More than 350 people have objected to plans for a supermarket with a huge car park on St John’s Road in Edinburgh. Local residents and campaign group Friends of the Earth Scotland warn that the proposal will clog up traffic and increase air pollution levels in a location where toxic air levels are already well above legal limits. The proposal runs counter to Edinburgh Council's Local Transport Strategy's Environmental Objective to “reduce pollutant emissions in order that the city meets statutory Scottish air quality standards”

The plans would see a 140-capacity, two-storey car park built on top of the store and the developer Realis Estates have submitted documents indicating over 3000 vehicle visits would be made to and from the store each weekday. The proposed store would have a floor area of over 3000 square metres and would be located at the corner of St John’s & Manse Road in Corstorphine.

Emilia Hanna, air pollution campaigner for Friends of the Earth Scotland said,

“The developer has grossly underestimated how bad traffic congestion already is in the area. The reality is that St John’s Road is backed up with traffic during rush hour and could not cope with such a large supermarket centred around encouraging more car usage. This proposal would see hundreds more cars on St John’s Road every day, more idling at junctions and an increase in local air pollution.

“The air pollution levels here are already the worst in Edinburgh. It’s bad enough that children walking from St John’s Rd to school are already forced to breathe in toxic fumes every day. For the sake of their health, air pollution should not be permitted to get any worse and these plans must be turned down.”

Key objections raised:
– Location of the store is in a designated Pollution Zone with hazardous levels of Nitrogen Dioxide pollution breaching safety standards. Nitrogen Dioxide is a toxic irritant which can trigger respiratory illness and cause early death.
– Proximity of the store to Corstorphine Primary School. Children coming from St John’s Rd will be forced to cross over a potentially dangerous delivery and customer entrance on Manse Road.
– Manse Road to be made two-way in part. There are predicted to be queues of up to 24 cars down Manse Road during rush hour and the junction will have to be altered, which will mean traffic is forced to queue for longer on St John’s Road.
– Increasing the height of the supermarket will increase the ‘canyon effect’ of the area, trapping air pollution on St John’s Road. [5]
– Removal of well loved old oak trees, protected by the area’s conservation status.

Hanna continued

“The documents associated with this planning application are riddled with flaws and confusion. When the developer’s consultants have mixed up the Council’s air quality data and have incorrectly labelled charts, it begs serious questions over whether we can believe the claims they make about air pollution.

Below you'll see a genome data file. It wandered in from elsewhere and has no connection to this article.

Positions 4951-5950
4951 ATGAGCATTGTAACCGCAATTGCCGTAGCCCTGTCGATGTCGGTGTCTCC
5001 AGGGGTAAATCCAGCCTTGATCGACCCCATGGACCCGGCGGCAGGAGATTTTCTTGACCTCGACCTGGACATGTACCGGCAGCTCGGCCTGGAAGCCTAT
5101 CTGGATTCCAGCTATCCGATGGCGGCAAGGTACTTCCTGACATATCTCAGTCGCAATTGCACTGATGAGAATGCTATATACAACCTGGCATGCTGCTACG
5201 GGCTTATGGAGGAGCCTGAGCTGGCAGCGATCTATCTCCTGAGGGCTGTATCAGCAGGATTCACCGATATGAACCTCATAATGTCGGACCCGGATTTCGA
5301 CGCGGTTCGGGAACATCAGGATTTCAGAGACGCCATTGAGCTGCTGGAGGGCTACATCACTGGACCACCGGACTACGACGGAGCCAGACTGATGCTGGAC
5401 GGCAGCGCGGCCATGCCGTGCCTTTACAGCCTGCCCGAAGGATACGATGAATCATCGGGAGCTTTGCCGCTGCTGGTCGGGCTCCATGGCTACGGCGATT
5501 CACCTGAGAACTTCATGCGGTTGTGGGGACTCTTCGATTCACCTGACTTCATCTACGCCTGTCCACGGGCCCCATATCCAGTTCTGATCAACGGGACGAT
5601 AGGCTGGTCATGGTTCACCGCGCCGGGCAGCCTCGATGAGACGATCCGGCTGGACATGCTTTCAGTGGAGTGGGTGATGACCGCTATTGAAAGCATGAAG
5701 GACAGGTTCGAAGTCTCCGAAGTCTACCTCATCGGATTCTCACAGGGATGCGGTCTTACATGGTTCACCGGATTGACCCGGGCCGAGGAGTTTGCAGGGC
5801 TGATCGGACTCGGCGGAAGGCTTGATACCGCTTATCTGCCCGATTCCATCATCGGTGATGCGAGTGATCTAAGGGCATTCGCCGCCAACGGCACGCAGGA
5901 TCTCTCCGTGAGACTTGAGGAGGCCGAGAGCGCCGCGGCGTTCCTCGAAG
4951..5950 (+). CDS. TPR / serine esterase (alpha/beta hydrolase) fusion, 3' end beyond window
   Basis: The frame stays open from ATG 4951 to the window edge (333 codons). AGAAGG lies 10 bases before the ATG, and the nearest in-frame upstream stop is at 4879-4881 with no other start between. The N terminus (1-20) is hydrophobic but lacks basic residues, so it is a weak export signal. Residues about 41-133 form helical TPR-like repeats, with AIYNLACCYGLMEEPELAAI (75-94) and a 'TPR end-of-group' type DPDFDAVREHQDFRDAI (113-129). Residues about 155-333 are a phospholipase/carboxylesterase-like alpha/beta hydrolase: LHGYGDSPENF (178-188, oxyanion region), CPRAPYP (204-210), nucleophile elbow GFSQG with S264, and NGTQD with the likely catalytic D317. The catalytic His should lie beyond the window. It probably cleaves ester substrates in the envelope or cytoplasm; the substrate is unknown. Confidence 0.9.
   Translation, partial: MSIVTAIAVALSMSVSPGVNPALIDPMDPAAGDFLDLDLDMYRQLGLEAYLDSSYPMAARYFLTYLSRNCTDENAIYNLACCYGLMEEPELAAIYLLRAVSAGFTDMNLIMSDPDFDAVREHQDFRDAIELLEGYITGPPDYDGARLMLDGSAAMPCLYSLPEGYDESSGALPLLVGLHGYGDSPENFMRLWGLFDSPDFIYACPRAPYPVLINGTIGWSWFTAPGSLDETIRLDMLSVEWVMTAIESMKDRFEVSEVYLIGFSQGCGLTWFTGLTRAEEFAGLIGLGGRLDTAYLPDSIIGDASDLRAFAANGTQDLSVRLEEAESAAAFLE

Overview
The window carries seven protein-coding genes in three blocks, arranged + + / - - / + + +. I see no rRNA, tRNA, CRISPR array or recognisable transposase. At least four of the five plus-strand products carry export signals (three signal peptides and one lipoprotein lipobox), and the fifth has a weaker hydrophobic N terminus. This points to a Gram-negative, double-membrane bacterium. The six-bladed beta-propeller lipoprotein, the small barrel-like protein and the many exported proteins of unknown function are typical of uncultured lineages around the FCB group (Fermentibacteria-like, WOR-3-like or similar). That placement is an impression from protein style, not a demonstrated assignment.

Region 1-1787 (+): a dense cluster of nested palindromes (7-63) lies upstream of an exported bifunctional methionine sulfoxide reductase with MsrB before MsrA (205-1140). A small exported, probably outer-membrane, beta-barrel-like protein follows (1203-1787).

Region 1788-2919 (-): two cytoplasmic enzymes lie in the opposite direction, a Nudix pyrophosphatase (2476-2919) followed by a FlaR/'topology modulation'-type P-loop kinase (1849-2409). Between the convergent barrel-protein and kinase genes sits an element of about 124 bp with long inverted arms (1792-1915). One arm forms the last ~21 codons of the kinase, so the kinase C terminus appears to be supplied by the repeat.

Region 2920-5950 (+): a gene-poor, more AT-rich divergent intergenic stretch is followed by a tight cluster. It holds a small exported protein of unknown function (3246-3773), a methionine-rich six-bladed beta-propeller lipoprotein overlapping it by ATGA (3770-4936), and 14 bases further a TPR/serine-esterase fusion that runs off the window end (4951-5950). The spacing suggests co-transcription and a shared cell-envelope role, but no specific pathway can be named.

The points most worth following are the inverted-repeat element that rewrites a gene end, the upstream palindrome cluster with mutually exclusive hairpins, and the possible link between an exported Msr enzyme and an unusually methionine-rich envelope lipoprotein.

“The Council must reject this proposal, because it is under a statutory obligation to work towards the achievement of air quality safety standards. This planning application will make air pollution in the area worse and therefore should be rejected when it goes to the Planning Committee.”

Local resident Becky Lloyd, who heads up the Corstorphine Residents Action & Information Group and is a mother of two, said,

“The Birmingham-based developers want to build a massive supermarket and multi-storey carpark which is out of scale with its surroundings and which can only be accessed from a street so narrow it is currently one-way. We trust the Council will come to the same conclusion as residents and rule this development entirely inappropriate for the site. Corstorphine is saturated with supermarkets and there is no demand or need for another one.

“This development would cause more congestion and pollution on a street already ranked the second most polluted in Scotland. Buried in the developer’s own figures is the true picture: an estimated 22,000 car trips in and out of the supermarket every week, with up to 70% of this new, rather than passing traffic.”

**You can object to this proposal until 5pm on Friday August 7th 2015. Click here to Take Action Now**

 

Notes to Editors

[1] The Planning Reference is 15/02898/FUL and documents are available to view on Edinburgh City Council’s website. Developer Realis’ application was previously backed by Waitrose, but Waitrose removed its support of the plans in March 2015. Realis is continuing its plans without a supermarket on board.

[2] Local campaign group, Corstorphine Residents Action & Information Group: http://corstorphinewaitrose.wordpress.com

[3] The legal limit for Nitrogen Dioxide is an annual concentration of no more than 40 microgrammes per cubic metre. Levels at St John’s Road monitoring station averaged 60 microgrammes per cubic metre last year. For more information: http://www.foe-scotland.org.uk/air-pollution-streets-2014

[4] Edinburgh City Council’s Local Transport Strategy has the environmental objective to reduce pollutant emissions in order that the city meets statutory Scottish air quality standards”: http://www.edinburgh.gov.uk/info/20245/services_for_communities/341/tran…

[5] ‘Canyon effect’ is when air pollution is trapped on a narrow street with tall buildings on either side that are close to the road.

[6] Read more about our Air Pollution campaign http://www.foe-scotland.org.uk/air-pollution 

[7]Friends of the Earth Scotland is:
* Scotland's leading environmental campaigning organisation
* An independent Scottish charity with a network of thousands of supporters and active local groups across Scotland
* Part of the largest grassroots environmental network in the world, uniting over 2 million supporters, 75 national member groups, and some 5,000 local activist groups.
www.foe-scotland.org.uk